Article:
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Consider healthy choices in candidates

Commentary: Looking ahead in District 23

Seed catalogs are beginning to arrive. As I paged through the Fedco catalog dreaming of ripe red tomatoes and huge heads of broccoli, I came across this quote, “I have faith that small farms, good food and thriving ecosystems will survive.” Our local small farms with rising costs and sinking incomes may not have that faith. Yet this statement reflects an evolving American market and social values that could restore that faith.

More and more Americans are realizing that health is their only wealth. They want good food, food that is grown or raised by someone that pays more attention to quality than quantity. They want a thriving ecosystem, an ecosystem sustained by environmentally conscious farming practices. Small farms could provide what these Americans want.

I am a member of the Chautauqua Cattaraugus Counties Women’s Action Group. We look for actions that help resolve social issues like struggling small farms. Tracy Mitrano, candidate for U.S Congress of our District 23, has identified some political actions that could help our small farms. She wrote in one of her newsletters, “We need to make it easier for young people and new farmers to get into farming, find mentors, access affordable loans and get up to date research. With these issues in mind I support:”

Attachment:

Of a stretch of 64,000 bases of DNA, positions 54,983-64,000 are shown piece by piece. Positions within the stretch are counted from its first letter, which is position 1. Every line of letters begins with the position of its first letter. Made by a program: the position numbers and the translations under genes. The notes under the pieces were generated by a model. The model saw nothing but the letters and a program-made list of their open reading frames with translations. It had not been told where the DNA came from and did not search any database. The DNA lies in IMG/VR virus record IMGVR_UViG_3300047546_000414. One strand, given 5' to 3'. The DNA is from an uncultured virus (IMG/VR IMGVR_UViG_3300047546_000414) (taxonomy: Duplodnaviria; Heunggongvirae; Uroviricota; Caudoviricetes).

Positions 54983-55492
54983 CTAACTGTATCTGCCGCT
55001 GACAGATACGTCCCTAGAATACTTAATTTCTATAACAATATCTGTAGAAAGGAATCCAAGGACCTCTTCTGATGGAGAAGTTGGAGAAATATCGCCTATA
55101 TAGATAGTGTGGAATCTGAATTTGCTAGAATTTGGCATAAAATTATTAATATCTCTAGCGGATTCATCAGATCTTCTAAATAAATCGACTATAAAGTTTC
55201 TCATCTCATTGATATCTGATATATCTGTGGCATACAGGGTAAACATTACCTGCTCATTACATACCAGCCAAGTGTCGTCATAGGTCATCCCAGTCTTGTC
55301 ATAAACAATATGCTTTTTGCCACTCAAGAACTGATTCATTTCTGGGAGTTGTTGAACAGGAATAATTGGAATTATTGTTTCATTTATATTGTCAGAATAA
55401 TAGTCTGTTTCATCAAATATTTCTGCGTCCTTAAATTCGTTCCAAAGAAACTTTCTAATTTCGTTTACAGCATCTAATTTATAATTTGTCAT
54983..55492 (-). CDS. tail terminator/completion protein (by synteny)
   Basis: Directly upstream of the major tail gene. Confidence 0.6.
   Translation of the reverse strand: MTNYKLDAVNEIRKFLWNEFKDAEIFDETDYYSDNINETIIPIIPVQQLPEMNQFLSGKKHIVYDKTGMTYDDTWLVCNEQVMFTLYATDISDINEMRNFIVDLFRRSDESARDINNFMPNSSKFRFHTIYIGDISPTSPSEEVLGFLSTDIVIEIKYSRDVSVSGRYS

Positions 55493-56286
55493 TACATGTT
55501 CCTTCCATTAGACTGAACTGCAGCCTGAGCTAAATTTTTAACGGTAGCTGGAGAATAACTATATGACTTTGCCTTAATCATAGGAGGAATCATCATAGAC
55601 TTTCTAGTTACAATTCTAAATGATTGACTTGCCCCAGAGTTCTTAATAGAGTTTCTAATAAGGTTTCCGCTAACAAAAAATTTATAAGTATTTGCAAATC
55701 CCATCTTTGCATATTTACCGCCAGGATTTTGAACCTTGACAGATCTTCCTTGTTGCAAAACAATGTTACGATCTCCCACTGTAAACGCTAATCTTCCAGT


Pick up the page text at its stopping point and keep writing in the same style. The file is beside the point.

¯ Fully funding, staffing and supporting the USDA including their research agencies which are under attack by the Trump administration. USDA is responsible for providing farmers with the latest research and agricultural strategies. The Trump administration is forcing experienced researchers to move 1,000 miles from their homes or quit, most choose to quit so that their valuable experience and knowledge is no longer available to those who need it most like small farms adapting to new American market.

Also, both Trump and our current congressman, Tom Reed opposed the 2019 bill that increases funds for the USDA’s research agencies (in spite of their efforts the bill did pass).

¯ Expanding the definition of ‘family’ in the New York Farm Laborers Fair Labor Practices Act to include more extended family, which better represents the reality of family farming

¯ Passing the Young Farmer Success Act, which would include farmers and ranchers as being employed in ‘public service jobs’ for purposes of eligibility for loan forgiveness under the Federal Direct Loan program

¯ Increasing broadband connectivity to every farm so that the latest in 21st century technology is available to our farmers, today.”

If interested in finding out more about Tracy Mitrano and her views on this topic and others see her website mitrano2020.com or follow her on Facebook.

If future legislators like Tracy could be given the opportunity to follow through on these actions then maybe our small farms could transform into ones that align with what the we, the American people, want and these farms will survive and thrive and so will we.

Christine Nelson-Scherman is a Conewango Valley resident.

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